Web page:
With the shop owner driving and me operating the shop’s aftermarket scan tool, the second test was a bit more revealing. One disappointing part of the experience was the scan tool’s limited ability to record movies. I’ve used this type of scan tool to do this on previous jobs with no problems. But, for this reason, I read each data line while the shop owner drove the vehicle.

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On this trip, the shop owner could make the engine “hang” in gear with the throttle released. Although it would eventually shift into the next gear, it would take a while. During the “hang” time on the gear changes, I noticed that the scan tool data stream was momentarily showing nearly zero vacuum with the throttle closed. Excess exhaust backpressure seemed to be the only explanation.

This particular vehicle uses a speed density system that includes the throttle position (TP) sensor, manifold absolute pressure (MAP) sensor, and engine speed inputs to determine the weight of air flowing into the engine. Speed density systems are a little more difficult to diagnose than an engine equipped with a mass air flow system simply because the air flow into the engine is a calculated, rather than actual, value.

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Because the transmission is more than likely using throttle position and intake manifold vacuum to calculate engine load, a low MAP reading would affect shifting points and firmness of clutch engagements. In this case, the TP sensor was showing closed throttle, but the PCM was apparently giving more authority to the zero-vacuum MAP input.

Back at the Shop
I had two significant pieces of data indicating a catalytic converter failure. The first was the jagged voltage line from the downstream oxygen sensor and the second was the low intake vacuum reading at closed throttle. The odd part was that, although the jagged downstream oxygen sensor line was indicative of a catalyst failure, no catalyst efficiency codes were stored.

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See Photo 3.

The enable criteria for a P0420 catalyst efficiency code on this 2001 Caravan is “engine running in closed loop for three minutes, ECT sensor input over 147° F, 1,200-1,700 rpm with throttle open, VSS over 10 mph, MAP at 1.5-2.0 volts, with the PCM detecting that the switch rate of the rear H02S-12 reaching 70% of the front HO2S-11 switch rate.”

With this in mind, the catalyst monitor probably ran just as the vehicle was pulling onto the highway. Because the catalyst monitor is non-continuous, it runs only once and during that single test, the downstream oxygen sensor was likely hovering below the 70% switch rate required to store a DTC. Whatever the scenario, no P0420 DTCs were being stored in the pending or current diagnostic memories.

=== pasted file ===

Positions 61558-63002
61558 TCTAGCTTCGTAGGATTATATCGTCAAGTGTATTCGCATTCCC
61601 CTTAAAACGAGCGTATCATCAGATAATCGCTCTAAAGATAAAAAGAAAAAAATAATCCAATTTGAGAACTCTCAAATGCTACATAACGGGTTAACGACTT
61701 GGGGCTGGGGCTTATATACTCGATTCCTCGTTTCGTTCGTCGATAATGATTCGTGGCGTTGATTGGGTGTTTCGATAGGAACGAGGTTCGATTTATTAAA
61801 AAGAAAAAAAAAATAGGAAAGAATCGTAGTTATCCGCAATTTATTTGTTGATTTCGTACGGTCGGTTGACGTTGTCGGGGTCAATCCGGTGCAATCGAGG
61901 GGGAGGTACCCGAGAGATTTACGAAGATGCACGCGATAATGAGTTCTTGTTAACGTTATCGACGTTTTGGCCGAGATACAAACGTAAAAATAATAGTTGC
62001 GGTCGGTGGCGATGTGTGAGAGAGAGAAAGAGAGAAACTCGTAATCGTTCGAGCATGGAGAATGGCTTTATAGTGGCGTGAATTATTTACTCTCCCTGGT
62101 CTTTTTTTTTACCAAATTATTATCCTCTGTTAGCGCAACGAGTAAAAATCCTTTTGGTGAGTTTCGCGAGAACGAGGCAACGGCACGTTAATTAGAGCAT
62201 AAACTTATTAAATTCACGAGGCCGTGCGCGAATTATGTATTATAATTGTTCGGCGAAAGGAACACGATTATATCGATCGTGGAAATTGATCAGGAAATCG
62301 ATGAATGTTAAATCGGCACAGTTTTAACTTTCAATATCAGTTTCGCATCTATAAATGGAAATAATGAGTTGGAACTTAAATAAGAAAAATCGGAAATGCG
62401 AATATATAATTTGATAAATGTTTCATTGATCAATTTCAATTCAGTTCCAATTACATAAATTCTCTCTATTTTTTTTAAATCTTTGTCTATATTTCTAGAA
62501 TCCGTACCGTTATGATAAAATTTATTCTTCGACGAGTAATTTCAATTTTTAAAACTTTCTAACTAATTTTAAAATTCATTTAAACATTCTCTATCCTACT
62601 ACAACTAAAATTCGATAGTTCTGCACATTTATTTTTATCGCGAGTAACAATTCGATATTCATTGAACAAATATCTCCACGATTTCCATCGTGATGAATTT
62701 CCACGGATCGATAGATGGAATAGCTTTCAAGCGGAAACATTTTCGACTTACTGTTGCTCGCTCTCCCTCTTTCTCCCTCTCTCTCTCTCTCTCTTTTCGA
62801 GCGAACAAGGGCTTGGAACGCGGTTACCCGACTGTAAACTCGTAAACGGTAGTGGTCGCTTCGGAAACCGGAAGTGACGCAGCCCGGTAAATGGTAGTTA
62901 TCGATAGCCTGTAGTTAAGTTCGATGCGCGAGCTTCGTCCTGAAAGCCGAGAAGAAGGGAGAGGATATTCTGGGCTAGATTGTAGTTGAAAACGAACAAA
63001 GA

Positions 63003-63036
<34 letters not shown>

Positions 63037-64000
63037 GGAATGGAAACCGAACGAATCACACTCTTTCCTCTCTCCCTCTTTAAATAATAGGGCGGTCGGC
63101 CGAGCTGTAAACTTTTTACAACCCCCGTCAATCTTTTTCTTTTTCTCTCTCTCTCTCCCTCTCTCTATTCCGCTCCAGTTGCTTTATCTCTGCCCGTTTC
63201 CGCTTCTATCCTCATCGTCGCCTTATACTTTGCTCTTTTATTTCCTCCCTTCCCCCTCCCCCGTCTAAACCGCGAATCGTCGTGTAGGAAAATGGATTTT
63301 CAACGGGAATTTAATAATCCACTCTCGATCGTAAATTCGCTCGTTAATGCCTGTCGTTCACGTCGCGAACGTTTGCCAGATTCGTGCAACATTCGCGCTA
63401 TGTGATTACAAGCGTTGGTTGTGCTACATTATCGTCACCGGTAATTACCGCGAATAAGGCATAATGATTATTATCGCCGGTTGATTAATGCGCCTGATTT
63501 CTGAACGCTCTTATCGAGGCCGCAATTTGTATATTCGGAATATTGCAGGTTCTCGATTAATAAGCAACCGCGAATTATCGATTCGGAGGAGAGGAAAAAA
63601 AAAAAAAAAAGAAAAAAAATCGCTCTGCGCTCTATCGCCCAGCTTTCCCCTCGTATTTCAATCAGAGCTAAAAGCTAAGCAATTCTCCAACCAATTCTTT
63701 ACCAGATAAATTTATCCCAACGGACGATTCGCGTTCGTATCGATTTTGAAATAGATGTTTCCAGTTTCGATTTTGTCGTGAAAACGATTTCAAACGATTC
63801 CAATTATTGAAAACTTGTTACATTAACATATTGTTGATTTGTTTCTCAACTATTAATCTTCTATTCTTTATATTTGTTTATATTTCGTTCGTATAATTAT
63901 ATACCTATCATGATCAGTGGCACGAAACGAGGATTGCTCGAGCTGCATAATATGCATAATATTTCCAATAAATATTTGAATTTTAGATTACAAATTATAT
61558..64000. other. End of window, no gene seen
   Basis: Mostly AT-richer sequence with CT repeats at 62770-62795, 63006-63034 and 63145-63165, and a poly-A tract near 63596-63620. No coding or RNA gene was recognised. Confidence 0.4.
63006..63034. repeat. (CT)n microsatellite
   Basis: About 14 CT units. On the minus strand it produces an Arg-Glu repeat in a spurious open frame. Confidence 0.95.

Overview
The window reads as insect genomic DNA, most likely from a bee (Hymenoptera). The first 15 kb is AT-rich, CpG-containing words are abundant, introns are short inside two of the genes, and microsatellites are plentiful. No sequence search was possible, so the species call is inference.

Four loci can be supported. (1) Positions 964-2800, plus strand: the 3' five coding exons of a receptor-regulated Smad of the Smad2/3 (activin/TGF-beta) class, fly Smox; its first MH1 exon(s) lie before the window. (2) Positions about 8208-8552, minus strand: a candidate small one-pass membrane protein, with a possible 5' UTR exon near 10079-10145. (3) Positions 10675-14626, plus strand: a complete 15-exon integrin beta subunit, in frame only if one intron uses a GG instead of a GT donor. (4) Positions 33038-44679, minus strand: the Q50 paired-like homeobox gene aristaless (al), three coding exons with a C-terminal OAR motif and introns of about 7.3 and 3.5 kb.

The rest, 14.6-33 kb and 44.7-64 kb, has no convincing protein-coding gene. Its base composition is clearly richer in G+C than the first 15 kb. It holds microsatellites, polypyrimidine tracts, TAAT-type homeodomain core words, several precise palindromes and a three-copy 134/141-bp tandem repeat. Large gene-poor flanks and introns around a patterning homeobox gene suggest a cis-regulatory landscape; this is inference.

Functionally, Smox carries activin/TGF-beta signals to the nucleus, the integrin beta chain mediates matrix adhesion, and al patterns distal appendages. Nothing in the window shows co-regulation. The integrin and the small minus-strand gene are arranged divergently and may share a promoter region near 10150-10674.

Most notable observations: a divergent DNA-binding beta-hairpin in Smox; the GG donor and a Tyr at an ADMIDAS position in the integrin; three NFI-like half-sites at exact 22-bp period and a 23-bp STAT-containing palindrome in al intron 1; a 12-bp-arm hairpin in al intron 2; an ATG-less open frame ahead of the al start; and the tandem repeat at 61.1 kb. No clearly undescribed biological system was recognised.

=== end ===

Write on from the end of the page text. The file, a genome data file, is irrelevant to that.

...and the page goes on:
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Indicative Vs. Definitive Data
At this point, all I had was “gray-area” indicative data. The fact that the data stream was showing low manifold vacuum at closed throttle during an up shift could be attributed to a slow update on the scan tool.

The classic method of testing for excessive backpressure is to attach a vacuum gauge to the intake and compare idle readings against a steady-throttle, 2,500 rpm vacuum reading. In theory, the two readings should be very close if no backpressure exists in the exhaust. In reality, I believe this test is no longer valid because it simply isn’t sensitive enough to detect borderline cases of excessive exhaust backpressure. Photo 5: This converter is obviously being clogged with contaminates from the engine.

A more definitive test is the direct backpressure test. By replacing the upstream oxygen sensor with a backpressure tap, we can get a direct measurement of actual exhaust backpressure.

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The initial pressure tests were anything but definitive. Although the gauge showed 1 psi at idle, that’s well within the margin of error for the gauge. When the engine was stalled at about 1,500 rpm against the torque converter, the pressure rose to between 6-8 psi.

See Photo 4.

While this reading is high, there’s no standardized test limit for exhaust backpressure. According to my experiences, many engines routinely generate 6 psi under load with no pronounced lack-of-power complaint.

But the most definitive number was 15+ psi at snap throttle. In general, the highest backpressure at snap throttle should be less than 5 psi. Fifteen psi under any operating conditions is excessive. Once removed, the converter showed evidence of partial clogging.

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The problem we have in Photo 5 is that a contaminated exhaust stream is clogging the catalyst matrix.

A second phone call to the owner indicated that the engine regularly consumed a small amount of coolant. In this case, the client shop’s customer elected to replace the catalyst with a disclaimer on the catalyst warranty. This repair obviously wasn’t a textbook solution, but more of a practical solution in light of the mileage and market value of the vehicle itself.